After Indian Immigrant Was Shot Dead, Indian-Americans Rethink Kansas Life After being encouraged to emigrate during the cold war, when America was hungry for people with tech skills, some Indian-Americans no longer feel welcome and are rethinking life in the U.S.
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After Indian Immigrant Was Shot Dead, Indian-Americans Rethink Kansas Life

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After Indian Immigrant Was Shot Dead, Indian-Americans Rethink Kansas Life

After Indian Immigrant Was Shot Dead, Indian-Americans Rethink Kansas Life

After Indian Immigrant Was Shot Dead, Indian-Americans Rethink Kansas Life

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  • <iframe src="https://www.npr.org/player/embed/528335310/528335311" width="100%" height="290" frameborder="0" scrolling="no" title="NPR embedded audio player">
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After being encouraged to emigrate during the cold war, when America was hungry for people with tech skills, some Indian-Americans no longer feel welcome and are rethinking life in the U.S.

LULU GARCIA-NAVARRO, HOST:

In February, an Indian immigrant in Kansas was shot dead. The incident is just one reason members of the Indian community are mobilizing across the country while others are leaving the United States. Arun Venugopal of member station WNYC reports.

ARUN VENUGOPAL, BYLINE: Raj and Kara Tan Bhala live in Kansas City. They moved here with their daughter in 2003. We spent an afternoon at their tennis club drinking juice like civilized folk do.

RAJ TAN BHALA: It's been a very good place to raise our family, and it's been marvelous professionally for me. It's logistically a very easy and straightforward and simplified life. We've been blessed with a number of good friends.

VENUGOPAL: He teaches international law and has 13 books to his name. She runs a think tank devoted to global financial ethics. They're both on the Council on Foreign Relations. Their global elites who happen to live in Kansas instead of Manhattan at least for now.

R. BHALA: This is not the Kansas that we moved to in 2003. It has changed.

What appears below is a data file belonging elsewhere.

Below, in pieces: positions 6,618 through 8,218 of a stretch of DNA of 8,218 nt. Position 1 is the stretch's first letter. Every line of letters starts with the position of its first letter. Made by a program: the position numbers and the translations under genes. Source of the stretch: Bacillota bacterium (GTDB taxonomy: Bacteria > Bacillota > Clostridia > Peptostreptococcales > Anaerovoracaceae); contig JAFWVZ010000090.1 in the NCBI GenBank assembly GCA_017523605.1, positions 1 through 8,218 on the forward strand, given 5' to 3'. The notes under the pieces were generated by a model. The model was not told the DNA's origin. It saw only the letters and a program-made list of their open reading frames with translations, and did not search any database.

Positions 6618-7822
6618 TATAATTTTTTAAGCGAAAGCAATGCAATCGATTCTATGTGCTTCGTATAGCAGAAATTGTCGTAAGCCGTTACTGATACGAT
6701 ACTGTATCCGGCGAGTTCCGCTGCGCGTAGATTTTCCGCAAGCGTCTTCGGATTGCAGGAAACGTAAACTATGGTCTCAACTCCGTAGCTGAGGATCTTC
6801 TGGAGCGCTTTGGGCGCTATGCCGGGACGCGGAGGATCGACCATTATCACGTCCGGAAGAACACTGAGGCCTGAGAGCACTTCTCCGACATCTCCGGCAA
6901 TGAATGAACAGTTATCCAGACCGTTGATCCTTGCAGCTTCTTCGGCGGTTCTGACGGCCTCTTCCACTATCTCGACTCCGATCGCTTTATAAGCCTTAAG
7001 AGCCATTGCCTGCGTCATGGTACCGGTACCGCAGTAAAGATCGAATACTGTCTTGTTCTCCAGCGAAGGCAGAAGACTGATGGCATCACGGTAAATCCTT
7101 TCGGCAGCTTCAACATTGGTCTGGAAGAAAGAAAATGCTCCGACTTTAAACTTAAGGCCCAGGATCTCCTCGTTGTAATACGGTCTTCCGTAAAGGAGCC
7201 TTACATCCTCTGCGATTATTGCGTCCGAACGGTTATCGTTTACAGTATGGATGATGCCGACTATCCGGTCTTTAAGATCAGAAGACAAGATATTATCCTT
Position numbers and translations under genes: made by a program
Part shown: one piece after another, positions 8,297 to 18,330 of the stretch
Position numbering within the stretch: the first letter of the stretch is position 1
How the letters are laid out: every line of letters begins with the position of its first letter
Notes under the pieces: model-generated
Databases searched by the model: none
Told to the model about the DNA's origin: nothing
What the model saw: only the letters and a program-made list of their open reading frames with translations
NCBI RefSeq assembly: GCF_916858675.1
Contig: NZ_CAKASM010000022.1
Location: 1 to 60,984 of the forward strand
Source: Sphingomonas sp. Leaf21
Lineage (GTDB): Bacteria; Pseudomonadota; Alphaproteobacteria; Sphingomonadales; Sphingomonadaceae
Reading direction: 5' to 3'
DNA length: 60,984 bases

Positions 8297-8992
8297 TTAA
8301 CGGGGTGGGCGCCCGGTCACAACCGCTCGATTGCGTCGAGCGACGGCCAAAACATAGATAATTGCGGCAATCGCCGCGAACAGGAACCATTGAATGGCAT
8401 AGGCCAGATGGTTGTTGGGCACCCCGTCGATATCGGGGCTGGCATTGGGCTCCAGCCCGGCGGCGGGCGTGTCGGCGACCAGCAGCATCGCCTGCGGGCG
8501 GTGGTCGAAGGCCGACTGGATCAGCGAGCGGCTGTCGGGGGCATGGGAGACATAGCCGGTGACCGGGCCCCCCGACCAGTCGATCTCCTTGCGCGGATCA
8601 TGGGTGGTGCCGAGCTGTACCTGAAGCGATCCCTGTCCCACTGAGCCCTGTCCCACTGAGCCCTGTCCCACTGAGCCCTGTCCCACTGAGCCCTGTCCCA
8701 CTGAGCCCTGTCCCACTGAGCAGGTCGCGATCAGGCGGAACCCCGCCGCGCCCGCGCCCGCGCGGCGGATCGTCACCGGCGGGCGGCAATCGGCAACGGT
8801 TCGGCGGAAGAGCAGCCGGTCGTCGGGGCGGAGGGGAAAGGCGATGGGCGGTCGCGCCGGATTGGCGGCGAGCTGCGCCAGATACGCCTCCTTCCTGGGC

VENUGOPAL: It's more conservative, he says, and just doesn't feel as welcoming. Raj is of Indian descent. Kara is Malaysian Chinese. They're worried about a law that will soon permit college students in Kansas to carry concealed guns on campus. And they were alarmed by the shooting death of an Indian-American software engineer, Srinivas Kuchibhotla, by someone shouting, get out of my country.

So Kara wrote to her elected representatives saying that as someone who's not white, she doesn't feel safe. The response from her congresswoman did not help. It focused on terrorism and defending the Second Amendment.

KARA TAN BHALA: It just made me feel as if my voice wasn't being heard in a very conservative state and that, perhaps, it was time to just take a break from the country and come back when things get better.

VENUGOPAL: So now they're looking abroad. The shooting and other recent incidents have served as a huge wakeup call for the Indian community, says Anirvan Chatterjee, a Bay Area organizer. I met him at the National South-Asian summit in D.C.

(APPLAUSE)

ANIRVAN CHATTERJEE: We started seeing all these people coming out of the woodwork, going like, we need to civically engaged.

VENUGOPAL: Many of these are affluent, well-educated people. Indian Americans have the highest median income of any ethnic group in the country. Historian Vijay Prashad said that's because when the U.S. started allowing Indians into the country in the 1960s, it only took in the most educated ones.

VIJAY PRASHAD: Between 1965 and about 1980, 85 percent of the Indians who entered the United States had advanced degrees in engineering or in applied sciences of some kind or pure sciences or physics, chemistry, et cetera.

VENUGOPAL: This was during the Cold War when America wanted to stay ahead of the Soviets. As for all those Indian doctors, they came in response to the passage of Medicaid and Medicare, which created an enormous need for medical expertise.

PRASHAD: So I mean, it's an extraordinary thing. It's unheard of in terms of migration policy that the government would allow in people of such high skills and then create this very strange community inside the United States.

VENUGOPAL: It was social engineering, but it became fashionable to say Indian-Americans did well because of, quote, "cultural values." Critics call this the model minority myth - a narrative that elevates some groups while arguing that others namely, blacks and Hispanics, have the wrong values or don't try hard enough. In other words, it's a racial hierarchy. Here's how comedian Vir Das recently put it on Conan O'Brien.

(SOUNDBITE OF TV SHOW, "CONAN")

VIR DAS: Not the best time to be brown, but if you're going to be brown, Indian is the best brown. Think about where all the other brown people on the planet come from. Indians, we are the top of that food chain. Indians, we are the white people of brown people.

(LAUGHTER)

VENUGOPAL: But Vir is not quite done.

(SOUNDBITE OF TV SHOW, "CONAN")

DAS: Because when we get shot, there's an investigation, ladies and gentlemen.

VENUGOPAL: We're dark enough to be the targets of hate crimes, but connected enough that the powers that be actually pay attention. That strange paradox explains why even the wealthiest Indian Americans are now mobilizing, why they are aligning with civil rights groups and other communities of color because, frankly, they're scared. Anirvan Chatterjee.

CHATTERJEE: It's not enough for us to just be good people and go to PTA meetings and know our neighbors.

VENUGOPAL: People need to engage, he says, and be ready for whatever comes next. For NPR News, I'm Arun Venugopal in New York.

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